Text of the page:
It’s been a long and circuitous journey to CFPC/Gravitas. I’m 30 years old, and it feels like I’ve already had a couple distinct lives in that three decade span. There was the period during my early teenage years, where I watched a lot of television and hadn’t found the joy of moving yet. During this time, some significant family challenges were unfolding. My father had been diagnosed with lymphoma when I was 7 or 8 and after a brief respite into remission, his cancer returned.I discovered skateboarding around the time when my father was re-diagnosed. Suddenly, concrete curbs, handrails, and stairs were a canvas to create on — not just mundane features of the urban environment — and I connected with a community of friends who shared my passion for skateboarding. Progressing took dedication. Long hours of practice helped me find a new kind of power: the ability to focus on and achieve what I set my mind on. If I truly wanted to learn a new trick or overcome the fear of falling, I could. However, I couldn’t see that life was about to challenge me in ways I couldn’t imagine.
After numerous rounds of chemotherapy and an experimental bone marrow transplant, my father passed away when I was 15. Without going into too much detail, I can say that losing my father led me down a path where I became increasingly fixated on health, fitness, and well-being in ways that weren’t all that healthy. I got into competitive road cycling during college, over-trained, and under ate. It was the ultimate in bitter irony: the things I was doing to convince myself that I was becoming healthier and stronger were actually tearing me down in body and spirit. Long solo training rides and an obsessive attention to diet left me isolated. I’d lost my community and was pedaling without a tribe.
Eventually, I got wise. It became clear that there was a viscous cycle at work, and the fear, grief and anger over my father’s passing was fueling it. I left road biking behind, and spent several years re-learning what it truly meant to promote my health and well-being (and how to have fun). After dabbling with a couple other sports, a good friend introduced me to rock climbing. Climbing requires a focus and diligence similar to skateboarding. Ascending long routes and boulder problems challenged me on a mental and physical level, and it brought me back to community. At the end of a long day of climbing, there was a place for me in a circle of friends around the campfire. Without ever looking for them, I also found mentors who supported my growth in both climbing and life. And I could feel my father’s enduring presence while walking through quiet stands of pine trees on the way to solid faces of granite rock in Yosemite.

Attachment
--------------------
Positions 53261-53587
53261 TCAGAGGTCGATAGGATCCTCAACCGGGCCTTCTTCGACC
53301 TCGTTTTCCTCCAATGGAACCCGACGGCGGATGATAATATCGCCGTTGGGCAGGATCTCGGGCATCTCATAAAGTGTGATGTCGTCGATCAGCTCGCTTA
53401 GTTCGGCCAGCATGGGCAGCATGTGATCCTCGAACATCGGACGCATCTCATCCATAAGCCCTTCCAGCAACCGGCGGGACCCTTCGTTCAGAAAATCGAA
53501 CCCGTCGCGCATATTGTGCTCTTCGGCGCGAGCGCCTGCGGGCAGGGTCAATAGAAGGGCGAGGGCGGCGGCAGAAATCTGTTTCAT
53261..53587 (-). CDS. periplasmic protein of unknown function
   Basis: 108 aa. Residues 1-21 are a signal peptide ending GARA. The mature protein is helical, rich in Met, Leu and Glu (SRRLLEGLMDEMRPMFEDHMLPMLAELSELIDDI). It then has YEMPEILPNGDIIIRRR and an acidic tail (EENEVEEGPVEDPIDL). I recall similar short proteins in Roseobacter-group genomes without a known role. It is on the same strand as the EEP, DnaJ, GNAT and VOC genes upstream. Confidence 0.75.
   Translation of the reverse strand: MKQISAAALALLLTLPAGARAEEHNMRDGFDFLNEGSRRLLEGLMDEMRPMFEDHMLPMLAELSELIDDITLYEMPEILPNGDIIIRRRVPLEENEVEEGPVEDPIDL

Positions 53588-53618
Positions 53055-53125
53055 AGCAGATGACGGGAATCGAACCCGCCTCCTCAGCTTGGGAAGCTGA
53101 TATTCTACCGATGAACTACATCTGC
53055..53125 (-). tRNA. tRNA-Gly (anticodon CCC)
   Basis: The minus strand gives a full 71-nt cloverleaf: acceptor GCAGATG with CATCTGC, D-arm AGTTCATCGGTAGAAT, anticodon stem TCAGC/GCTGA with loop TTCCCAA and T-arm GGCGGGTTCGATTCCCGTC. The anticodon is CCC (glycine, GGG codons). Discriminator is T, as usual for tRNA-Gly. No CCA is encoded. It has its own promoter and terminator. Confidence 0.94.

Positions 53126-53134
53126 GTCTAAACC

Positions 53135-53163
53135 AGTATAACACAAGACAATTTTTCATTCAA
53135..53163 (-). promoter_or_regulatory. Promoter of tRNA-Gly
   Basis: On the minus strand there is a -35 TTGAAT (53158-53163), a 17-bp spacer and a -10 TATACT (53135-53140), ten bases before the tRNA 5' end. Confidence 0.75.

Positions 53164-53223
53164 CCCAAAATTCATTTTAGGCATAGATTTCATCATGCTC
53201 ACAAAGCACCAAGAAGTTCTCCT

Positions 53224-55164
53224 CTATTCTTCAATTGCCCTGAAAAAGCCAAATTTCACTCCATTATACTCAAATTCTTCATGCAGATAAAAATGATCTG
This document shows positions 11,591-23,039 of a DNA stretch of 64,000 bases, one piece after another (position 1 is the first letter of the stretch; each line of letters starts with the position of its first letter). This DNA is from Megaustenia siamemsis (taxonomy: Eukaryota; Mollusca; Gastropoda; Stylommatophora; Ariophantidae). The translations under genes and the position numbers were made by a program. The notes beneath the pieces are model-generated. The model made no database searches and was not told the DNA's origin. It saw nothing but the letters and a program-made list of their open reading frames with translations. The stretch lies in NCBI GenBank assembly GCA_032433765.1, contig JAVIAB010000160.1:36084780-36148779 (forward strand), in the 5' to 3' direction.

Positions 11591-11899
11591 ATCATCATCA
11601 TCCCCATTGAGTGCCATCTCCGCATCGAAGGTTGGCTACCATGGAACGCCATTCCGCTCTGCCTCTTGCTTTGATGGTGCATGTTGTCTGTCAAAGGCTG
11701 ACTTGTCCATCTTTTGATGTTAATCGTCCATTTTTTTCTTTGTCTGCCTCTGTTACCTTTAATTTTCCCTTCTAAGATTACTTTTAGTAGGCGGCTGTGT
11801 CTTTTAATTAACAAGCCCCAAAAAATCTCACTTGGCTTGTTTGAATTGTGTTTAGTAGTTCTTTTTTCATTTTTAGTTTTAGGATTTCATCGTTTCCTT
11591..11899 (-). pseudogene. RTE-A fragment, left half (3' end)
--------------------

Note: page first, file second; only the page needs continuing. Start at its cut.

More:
I’ve been climbing for more than 5 years now, and it has taught me much about myself and life. Over time, I got more and more curious about cross training, and quickly learned that I felt better and climbed harder when I incorporated different forms of movement. This has lead me to a point in my journey where I have a deeper appreciation for the simple act of moving with intention and integrity. To me, movement is a healing modality – especially when done with others. That’s brought me here, to CFPC/Gravitas.
Every day of CrossFit launches me into the unfamiliar. Opening up to new lifts or loading up a bar with more weight than I’ve ever moved before can bring up some pretty serious feelings of doubt, or even fear. This also has a way of keeping me very honest and attuned. It has helped me examine these feelings and emotions in the moment, and use them to make good decisions about how to be informed by what I’m experiencing inside. I’ve had moments where I really pause and ask myself, ‘Am I moving this weight in a way that acknowledges and honors where I am at physically and mentally right now?’ These are powerful moments, and I’m convinced that they’ve helped me make better decisions in other contexts and situations.
CrossFit has also challenged me to open up to and embrace being a beginner every day. I’ve learned that approaching things with this type of “beginner’s mind” makes things a lot more fun. Ultimately, movement is a gift and it’s a gift that doesn’t last for any of us. I’ve been trying to remind myself of that and really enjoy the CrossFit experience for what it is, even in those moments where every fiber of muscle in my body is quivering and that little voice in my head is wanting the intensity to stop.
Q: What was it about our gym/community that drew you in?